Speaking of dark portraits of humanity, you can't get much bleaker than Claire Denis' accurately named Bastards. The story is enigmatic and elliptical with relationships implied and information parcelled out gradually. It's another powerful and deeply disturbing film about family, power, abuse, and revenge from a filmmaker at the peak of her powers.

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Blue Jasmine

Woody Allen has had a nice string of recent films that seem to be energized by their settings. The city in Blue Jasmine is San Francisco, but the fiery core at the heart of this film is Cate Blanchett who is utterly compelling as Jasmine. With the usual strong ensemble cast, it's an Allen film that starts to push and change the conventions that he has established for his films as it builds to an inevitable conclusion.

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Inside Llewyn Davis

The latest Coen Brothers film, Inside Llewyn Davis, was one of the films I have been looking forward to the most, so when I saw it I went in with expectations. After the film I felt that it was good, but not great. But then I kept thinking about it. The same thing happened with many of their earlier films too as I loved them more as I thought about them and watched them again. Inside Llewyn Davis is a more muted and mature film with the same wry sense of humour, but it's built much more around the central character with ellipses in the story that we need to fill in for ourselves.

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The Wolf of Wall Street

The final film in my top ten was also the final film I saw in the theatre for 2013 and it was Martin Scorsese's The Wolf of Wall Street. This is another film surrounded by high expectations and it was stylistically more subtle than I thought it would be, but content-wise it is one of Scorsese's rawest films. The brilliant narrative conceit of the film is the unreliability of Jordan Belfort who is undermined by repeatedly showing how what he is saying is not true. It's a playful film about horrible people that is another look at the American dream from one of the greatest filmmakers still working today.

Those are the ten that I narrowed it down to, but there were more films that were great in the year.

One amazing film was technically not a film, but a miniseries, Top of the Lake, co-directed by Jane Campion and Garth Davis. It's a detective story that goes in different directions with a strong core performance from Elisabeth Moss as a detective in New Zealand who is investigating the disappearance of a young girl. Another film that should be on the list, but is technically a 2012 film was Catherine Bigelow's Zero Dark Thirty which is the superbly crafted dramatization of the hunt for, and killing of Osama Bin Laden.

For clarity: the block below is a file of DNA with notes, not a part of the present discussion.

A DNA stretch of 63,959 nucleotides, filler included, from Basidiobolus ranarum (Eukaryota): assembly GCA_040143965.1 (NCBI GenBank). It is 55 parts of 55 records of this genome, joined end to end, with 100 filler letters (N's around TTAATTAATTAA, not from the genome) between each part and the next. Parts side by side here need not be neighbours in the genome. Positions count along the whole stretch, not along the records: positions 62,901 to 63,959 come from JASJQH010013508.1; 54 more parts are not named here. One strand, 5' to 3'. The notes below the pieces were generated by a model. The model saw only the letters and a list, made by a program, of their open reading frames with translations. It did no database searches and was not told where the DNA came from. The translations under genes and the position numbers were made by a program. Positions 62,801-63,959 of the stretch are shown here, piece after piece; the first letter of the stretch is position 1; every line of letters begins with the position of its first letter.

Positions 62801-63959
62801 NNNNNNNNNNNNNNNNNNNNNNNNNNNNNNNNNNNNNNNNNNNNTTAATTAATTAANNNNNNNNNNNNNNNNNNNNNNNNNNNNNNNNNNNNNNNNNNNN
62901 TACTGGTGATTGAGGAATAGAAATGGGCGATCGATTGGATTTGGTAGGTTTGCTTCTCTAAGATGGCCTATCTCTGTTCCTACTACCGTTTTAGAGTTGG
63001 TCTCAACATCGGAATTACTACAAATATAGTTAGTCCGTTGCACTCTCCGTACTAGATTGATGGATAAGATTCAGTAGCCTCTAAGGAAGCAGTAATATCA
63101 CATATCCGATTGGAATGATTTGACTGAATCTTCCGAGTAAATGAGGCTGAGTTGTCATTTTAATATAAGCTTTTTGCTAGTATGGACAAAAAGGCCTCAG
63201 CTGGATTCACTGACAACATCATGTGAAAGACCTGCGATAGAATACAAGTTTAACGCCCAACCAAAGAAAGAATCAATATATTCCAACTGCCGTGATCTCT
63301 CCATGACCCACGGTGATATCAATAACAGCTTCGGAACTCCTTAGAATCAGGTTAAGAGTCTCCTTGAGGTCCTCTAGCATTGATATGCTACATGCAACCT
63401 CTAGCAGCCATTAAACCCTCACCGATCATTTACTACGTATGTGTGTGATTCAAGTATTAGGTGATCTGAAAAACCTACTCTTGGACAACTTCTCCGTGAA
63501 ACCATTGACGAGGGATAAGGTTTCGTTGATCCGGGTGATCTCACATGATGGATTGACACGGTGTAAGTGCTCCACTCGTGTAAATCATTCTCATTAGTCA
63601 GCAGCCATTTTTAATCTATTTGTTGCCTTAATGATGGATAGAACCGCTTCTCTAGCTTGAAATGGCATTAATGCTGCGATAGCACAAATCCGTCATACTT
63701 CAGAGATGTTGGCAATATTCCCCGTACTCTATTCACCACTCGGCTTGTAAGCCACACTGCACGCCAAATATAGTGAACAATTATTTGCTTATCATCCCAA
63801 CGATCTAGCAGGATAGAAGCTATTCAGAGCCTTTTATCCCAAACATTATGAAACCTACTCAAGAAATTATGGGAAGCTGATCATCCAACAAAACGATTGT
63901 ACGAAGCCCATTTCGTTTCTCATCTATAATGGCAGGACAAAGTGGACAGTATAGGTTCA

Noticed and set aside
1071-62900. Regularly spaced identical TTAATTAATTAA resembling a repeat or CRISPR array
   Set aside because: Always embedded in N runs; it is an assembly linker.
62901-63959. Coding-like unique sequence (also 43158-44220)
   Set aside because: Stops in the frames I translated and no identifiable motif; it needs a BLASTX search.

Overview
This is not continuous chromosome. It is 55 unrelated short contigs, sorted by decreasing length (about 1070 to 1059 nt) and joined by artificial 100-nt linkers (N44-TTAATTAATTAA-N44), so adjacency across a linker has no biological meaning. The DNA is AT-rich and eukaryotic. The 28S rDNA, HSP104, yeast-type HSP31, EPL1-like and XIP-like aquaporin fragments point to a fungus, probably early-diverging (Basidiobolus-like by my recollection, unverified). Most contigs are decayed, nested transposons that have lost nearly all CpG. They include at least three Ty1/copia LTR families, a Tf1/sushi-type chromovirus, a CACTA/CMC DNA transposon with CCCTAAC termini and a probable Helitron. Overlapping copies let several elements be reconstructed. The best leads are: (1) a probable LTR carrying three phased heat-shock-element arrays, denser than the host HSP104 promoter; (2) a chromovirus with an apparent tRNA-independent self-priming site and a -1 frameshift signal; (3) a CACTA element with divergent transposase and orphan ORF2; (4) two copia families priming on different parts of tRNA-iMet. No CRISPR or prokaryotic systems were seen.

Two documentaries stood out for me as well. The first is Room 237, the divisive documentary about Stanley Kubrick's film, The Shining. It's sort of about The Shining, but it's really about the way that we construct meaning as the subjects of the film explain their elaborate theories about the film and how it relates to the world. The most unique film of the year, or probably the decade, has to be The Act of Killing, which is hard to describe. Allowing Indonesian death squad leaders to reenact their war crimes in the form of American film genres that they love creates an oddly disturbing look at genocide through a warped lens. It's horrifying and utterly compelling.

Another fictional film about evil is the dark, surreal Dutch film Borgman, written and directed by Alex van Warmedam. It's a deadpan, precise allegory about evil in the world with a strange sense of humour. A more stylish look at evil is Nicolas Winding Refn's Only God Forgives, which is one of the most beautifully-shot films of the year, and a slow-motion revenge film constructed mostly of glances.

Finally there are three films that I enjoyed from established filmmakers who challenged expectations were Pacific Rim, Side Effects, and The World's End. With Pacific Rim, Guillermo del Toro created a blockbuster film that wasn't filled with product placement and created characters with a little more depth than the rest of the blockbuster films which pushed it out of theatres. Steven Soderbergh directed the very clever Side Effects which starts out as one film, but cleverly subverts expectations and becomes something else. Soderbergh cleverly blends elements of Polanski's Repulsion with a critique of pharmaceutical companies in his own confident way. The conclusion of the Three Flavours Cornetto Trilogy, Edgar Wright's The World's End, had the elements of Shaun of the Dead and Hot Fuzz, but took a more mature approach to look at growing old and how the world changes as we grow up. It's funny with science fiction elements providing the framework in a satisfying conclusion to the trilogy that resists the impulse to repeat what has been done before.

How I Watched